The borough hosts many prominent bridges, such as the Brooklyn Bridge. Chinatown incorporates the highest concentration of Chinese people in the Western Hemisphere, the Stonewall Inn in Greenwich Village, part of the Stonewall National Monument, is considered the birthplace of the modern gay rights movement; the City of New York was founded at the southern tip of Manhattan, the borough houses New York City Hall, the seat of the city's government. Numerous colleges and universities are located in Manhattan, including Columbia University, New York University, Cornell Tech, Weill Cornell Medical College, Rockefeller University, which have been ranked among the top 40 in the world; the name Manhattan derives from the Munsee dialect of the Lenape language'manaháhtaan'. The Lenape word has been translated as "the place where we get bows" or "place for gathering the bows". According to a Munsee tradition recorded in the 19th century, the island was named so for a grove of hickory trees at the lower end, considered ideal for the making of bows.
It was first recorded in writing as Manna-hata, in the 1609 logbook of Robert Juet, an officer on Henry Hudson's yacht Halve Maen. A 1610 map depicts the name as Manna-hata, twice, on both the west and east sides of the Mauritius River. Alternative folk etymologies include "island of many hills", "the island where we all became intoxicated" and "island", as well as a phrase descriptive of the whirlpool at Hell Gate; the area, now Manhattan was long inhabited by the Lenape Native Americans. In 1524, Florentine explorer Giovanni da Verrazzano – sailing in service of King Francis I of France – became the first documented European to visit the area that would become New York City, he entered the tidal strait now known as The Narrows and named the land around Upper New York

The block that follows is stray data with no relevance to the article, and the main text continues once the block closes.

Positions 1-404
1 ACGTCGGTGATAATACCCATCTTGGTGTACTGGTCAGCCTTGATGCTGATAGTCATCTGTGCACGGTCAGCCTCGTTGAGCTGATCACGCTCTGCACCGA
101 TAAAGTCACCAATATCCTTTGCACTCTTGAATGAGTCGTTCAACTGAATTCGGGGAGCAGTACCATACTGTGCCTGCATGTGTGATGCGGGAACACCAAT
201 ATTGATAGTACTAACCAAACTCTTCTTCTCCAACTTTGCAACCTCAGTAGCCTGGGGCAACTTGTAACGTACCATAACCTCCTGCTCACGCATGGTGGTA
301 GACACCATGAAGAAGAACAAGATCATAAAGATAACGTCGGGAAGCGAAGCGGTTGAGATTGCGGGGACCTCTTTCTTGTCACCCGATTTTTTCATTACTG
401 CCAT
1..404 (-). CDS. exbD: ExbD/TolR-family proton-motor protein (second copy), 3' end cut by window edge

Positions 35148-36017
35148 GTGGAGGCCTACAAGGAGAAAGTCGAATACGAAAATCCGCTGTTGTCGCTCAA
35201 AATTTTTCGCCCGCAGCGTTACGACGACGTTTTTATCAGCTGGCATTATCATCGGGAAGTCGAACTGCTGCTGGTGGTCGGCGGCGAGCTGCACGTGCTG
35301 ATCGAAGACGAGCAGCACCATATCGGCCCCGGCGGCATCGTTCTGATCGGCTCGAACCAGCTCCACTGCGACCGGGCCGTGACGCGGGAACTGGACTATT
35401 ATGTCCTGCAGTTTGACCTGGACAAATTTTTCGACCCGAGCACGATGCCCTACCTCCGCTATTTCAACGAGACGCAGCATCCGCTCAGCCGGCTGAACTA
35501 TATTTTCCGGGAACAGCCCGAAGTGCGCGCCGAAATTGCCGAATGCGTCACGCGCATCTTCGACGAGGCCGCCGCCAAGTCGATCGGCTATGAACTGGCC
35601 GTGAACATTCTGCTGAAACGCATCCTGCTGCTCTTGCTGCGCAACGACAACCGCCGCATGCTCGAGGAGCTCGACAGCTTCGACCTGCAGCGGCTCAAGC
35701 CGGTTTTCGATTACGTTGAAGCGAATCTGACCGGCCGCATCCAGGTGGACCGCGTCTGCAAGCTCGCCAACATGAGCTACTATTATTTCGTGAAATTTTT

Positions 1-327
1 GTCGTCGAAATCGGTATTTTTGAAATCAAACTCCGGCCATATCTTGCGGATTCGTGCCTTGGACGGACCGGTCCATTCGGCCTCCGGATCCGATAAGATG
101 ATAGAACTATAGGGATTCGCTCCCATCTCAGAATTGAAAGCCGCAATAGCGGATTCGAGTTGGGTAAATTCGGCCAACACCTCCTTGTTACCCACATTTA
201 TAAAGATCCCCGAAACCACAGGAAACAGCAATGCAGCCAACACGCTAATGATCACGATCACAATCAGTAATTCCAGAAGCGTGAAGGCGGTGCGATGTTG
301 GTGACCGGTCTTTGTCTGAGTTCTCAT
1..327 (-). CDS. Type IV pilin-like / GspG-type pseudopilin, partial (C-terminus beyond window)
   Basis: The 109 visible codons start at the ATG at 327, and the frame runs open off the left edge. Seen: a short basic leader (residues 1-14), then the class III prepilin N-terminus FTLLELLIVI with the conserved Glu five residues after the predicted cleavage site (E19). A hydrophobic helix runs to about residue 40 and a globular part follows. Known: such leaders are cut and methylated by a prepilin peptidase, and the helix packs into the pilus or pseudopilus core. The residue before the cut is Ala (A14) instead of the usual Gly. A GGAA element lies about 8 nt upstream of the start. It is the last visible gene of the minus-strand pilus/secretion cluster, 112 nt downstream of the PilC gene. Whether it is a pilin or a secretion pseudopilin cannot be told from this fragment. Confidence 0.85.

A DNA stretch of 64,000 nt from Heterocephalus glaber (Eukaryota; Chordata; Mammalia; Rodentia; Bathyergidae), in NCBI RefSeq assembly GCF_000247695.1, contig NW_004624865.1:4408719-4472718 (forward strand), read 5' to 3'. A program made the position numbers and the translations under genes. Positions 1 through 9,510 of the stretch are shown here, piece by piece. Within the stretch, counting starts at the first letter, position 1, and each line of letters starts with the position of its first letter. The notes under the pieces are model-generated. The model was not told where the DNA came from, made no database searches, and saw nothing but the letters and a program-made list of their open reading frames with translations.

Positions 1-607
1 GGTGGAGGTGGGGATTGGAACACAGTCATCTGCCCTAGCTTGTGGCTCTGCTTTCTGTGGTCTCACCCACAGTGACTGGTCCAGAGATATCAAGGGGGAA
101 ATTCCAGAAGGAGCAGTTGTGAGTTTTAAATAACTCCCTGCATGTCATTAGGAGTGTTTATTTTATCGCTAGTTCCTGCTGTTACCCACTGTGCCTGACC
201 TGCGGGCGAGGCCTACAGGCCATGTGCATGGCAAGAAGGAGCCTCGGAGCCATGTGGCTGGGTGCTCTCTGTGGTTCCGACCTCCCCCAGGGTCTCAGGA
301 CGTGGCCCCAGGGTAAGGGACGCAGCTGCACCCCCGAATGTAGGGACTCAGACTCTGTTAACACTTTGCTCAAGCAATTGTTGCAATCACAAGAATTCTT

Human prehistory is the period between the use of the first stone tools c. 3.3 million years ago by hominins and the invention of writing systems. The earliest writing systems appeared c. 5,300 years ago, but it took thousands of years for writing to be adopted, it was not used in some human cultures until the 19th century or until the present. The end of prehistory therefore came at different dates in different places, the term is less used in discussing societies where prehistory ended recently. Sumer in Mesopotamia, the Indus valley civilization, ancient Egypt were the first civilizations to develop their own scripts and to keep historical records. Neighboring civilizations were the first to follow. Most other civilizations reached the end of prehistory during the Iron Age; the three-age system of division of prehistory into the Stone Age, followed by the Bronze Age and Iron Age, remains in use for much of Eurasia and North Africa, but is not used in those parts of the world where the working of hard metals arrived abruptly with contact with Eurasian cultures, such as the Americas, Oceania and much of Sub-Saharan Africa.